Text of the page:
Construction of Allied airstrips on the battlefield
Battle of Normandy
On June 18, 1944, the 819th EAB laid SMT square mesh on ALG A-6 at Beuzeville-au-Plain.
Photo: US National Archives
The progress of the troops in Normandy poses the problem of the elongation of the action radius of the allied aviation: how to continue to support the troops on the ground and to conduct air raids while following the progression of the front line? The solution is in the airfield runways, also known as Advanced Landing Grounds (ALG). To build them, the Allies are developing a set of quick ways to install, in order to transform a cultivated field into an aerodrome sometimes in less than 24 hours.
|A US engineer finishes installing PSP plates. Photo: US National Archives|
For this purpose, several materials are produced and conveyed on the front by logistical convoys: the most widespread of them is the Pierced Steel Plank (PSP), a perforated steel plate 3 meters long and 40 centimeters wide. This tool can be used as a crossing aid for vehicles in muddy or sandy terrain, as well as as a summary airstrip. Linked together by staples, these plates are proving to be very expensive for the Allies who are developing other systems, such as the Square-Mesh Track (SMT).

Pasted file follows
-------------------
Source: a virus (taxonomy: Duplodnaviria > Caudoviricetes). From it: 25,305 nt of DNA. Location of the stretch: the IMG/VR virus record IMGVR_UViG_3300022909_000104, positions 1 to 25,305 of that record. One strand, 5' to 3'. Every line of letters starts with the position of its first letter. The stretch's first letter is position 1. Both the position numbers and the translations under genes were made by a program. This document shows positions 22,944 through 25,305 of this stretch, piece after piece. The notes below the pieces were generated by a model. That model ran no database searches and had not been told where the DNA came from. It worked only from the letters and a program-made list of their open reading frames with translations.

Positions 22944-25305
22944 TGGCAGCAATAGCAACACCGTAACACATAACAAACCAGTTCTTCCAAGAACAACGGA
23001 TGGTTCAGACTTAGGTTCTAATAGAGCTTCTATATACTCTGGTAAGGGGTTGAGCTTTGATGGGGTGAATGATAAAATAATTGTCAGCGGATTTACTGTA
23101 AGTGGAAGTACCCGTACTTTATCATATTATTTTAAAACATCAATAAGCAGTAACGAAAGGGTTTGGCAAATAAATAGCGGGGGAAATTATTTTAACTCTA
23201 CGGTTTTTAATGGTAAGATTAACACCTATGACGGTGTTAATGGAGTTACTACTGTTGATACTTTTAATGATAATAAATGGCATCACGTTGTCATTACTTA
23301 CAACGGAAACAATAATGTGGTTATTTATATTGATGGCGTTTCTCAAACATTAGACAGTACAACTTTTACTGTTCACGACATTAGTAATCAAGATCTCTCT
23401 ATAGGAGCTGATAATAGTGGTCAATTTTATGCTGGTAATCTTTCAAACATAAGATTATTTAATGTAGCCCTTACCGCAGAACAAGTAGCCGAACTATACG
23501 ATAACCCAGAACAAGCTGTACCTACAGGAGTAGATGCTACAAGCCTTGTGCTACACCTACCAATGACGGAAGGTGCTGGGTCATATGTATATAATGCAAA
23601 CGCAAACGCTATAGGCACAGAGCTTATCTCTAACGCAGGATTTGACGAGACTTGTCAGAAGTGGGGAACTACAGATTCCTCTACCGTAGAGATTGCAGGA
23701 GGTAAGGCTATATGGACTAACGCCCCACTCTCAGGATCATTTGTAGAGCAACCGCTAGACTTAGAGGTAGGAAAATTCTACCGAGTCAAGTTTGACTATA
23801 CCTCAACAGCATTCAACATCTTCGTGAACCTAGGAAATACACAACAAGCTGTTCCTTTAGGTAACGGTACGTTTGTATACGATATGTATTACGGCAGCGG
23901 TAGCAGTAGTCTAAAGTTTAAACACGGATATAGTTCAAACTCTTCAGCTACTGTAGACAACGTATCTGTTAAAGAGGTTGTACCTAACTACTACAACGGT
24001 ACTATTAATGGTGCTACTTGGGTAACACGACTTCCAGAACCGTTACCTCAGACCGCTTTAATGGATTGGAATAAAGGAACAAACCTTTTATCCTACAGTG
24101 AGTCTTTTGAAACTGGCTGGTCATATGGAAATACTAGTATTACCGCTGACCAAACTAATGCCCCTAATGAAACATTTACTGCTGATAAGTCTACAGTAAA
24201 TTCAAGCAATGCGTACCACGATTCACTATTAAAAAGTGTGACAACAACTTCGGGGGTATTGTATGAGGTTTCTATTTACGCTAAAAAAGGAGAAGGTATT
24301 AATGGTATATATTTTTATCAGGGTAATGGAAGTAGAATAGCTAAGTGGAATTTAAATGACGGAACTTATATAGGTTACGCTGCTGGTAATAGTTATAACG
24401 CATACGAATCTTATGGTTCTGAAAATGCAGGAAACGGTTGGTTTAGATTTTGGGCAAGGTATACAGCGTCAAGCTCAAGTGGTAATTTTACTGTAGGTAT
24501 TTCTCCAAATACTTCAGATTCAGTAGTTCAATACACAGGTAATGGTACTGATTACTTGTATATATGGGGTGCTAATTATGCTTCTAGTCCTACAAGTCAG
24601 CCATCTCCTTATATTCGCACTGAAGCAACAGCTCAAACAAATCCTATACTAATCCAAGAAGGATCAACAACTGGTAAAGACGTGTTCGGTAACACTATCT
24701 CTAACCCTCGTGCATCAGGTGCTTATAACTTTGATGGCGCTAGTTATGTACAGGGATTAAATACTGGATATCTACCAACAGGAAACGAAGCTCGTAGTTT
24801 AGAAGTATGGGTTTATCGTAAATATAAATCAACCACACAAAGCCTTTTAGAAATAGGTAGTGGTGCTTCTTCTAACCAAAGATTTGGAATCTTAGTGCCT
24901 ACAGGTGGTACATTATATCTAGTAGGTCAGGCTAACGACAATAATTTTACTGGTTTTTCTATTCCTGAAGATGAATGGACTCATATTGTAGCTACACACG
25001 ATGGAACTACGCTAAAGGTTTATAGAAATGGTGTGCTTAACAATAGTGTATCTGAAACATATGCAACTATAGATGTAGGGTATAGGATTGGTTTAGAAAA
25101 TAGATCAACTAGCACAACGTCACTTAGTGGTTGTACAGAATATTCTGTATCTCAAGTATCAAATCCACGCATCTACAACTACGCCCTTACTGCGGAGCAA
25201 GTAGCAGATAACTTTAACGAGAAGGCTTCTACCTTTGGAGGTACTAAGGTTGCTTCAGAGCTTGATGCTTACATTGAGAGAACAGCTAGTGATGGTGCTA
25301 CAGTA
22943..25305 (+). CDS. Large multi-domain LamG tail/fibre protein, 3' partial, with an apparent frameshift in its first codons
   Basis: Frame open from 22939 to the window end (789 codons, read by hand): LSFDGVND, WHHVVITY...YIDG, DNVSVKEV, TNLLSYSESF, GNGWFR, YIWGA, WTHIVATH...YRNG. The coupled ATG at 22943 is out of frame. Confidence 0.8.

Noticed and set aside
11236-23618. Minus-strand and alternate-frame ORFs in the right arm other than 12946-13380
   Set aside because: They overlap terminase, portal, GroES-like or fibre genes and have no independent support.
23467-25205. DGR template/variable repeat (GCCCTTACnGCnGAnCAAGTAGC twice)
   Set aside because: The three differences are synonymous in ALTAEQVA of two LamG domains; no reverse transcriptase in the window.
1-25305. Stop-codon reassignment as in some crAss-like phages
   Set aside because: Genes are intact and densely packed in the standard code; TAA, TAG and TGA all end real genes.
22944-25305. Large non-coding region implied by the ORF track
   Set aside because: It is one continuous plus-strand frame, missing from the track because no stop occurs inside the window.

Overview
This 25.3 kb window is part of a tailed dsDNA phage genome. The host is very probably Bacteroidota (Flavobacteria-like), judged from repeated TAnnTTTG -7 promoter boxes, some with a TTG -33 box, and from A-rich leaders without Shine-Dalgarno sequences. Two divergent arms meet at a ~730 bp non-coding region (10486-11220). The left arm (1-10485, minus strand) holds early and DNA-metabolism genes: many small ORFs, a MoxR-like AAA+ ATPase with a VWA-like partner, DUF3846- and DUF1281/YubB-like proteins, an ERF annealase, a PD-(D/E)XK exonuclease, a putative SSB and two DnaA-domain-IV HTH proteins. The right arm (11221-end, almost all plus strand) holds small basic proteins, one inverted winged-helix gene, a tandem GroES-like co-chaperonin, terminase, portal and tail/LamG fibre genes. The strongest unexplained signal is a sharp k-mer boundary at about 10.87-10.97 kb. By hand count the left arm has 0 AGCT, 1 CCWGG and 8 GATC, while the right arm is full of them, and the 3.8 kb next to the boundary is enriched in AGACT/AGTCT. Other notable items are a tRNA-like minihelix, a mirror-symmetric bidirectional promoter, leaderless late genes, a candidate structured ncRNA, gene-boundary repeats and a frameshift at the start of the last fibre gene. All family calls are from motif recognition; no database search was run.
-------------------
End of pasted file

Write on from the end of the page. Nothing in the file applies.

|Installation of PSP plates by American sappers. Photo: US National Archives|
|Installation of SMT by American sappers. Photo: US National Archives|
SMT is an easy-to-use square steel wire mesh that uses a lot less steel than PSP and is therefore much cheaper. Simply unroll the grill at the desired location and secure it to the floor with fasteners to make it operational. Sometimes, burlap cloths are predisposed under the SMT. It is mainly used during the installation of advanced airfields.
|Installation of SMP by American sappers. Photo: US National Archives|
Square-Mesh Prefabricated (SMP, also known as Prefabricated Hessian) is a tarred burlap that is similar to the carpet set up by the Churchill Bobbins tank and also facilitates the take-offs and landings of Allied hunters in the Normandy countryside.
|Takeoff of fighters on a PSP track. Photo: US National Archives|
Today, these plates can still be seen in the Normandy countryside, rusted by time and sometimes used as barriers by farmers or individuals.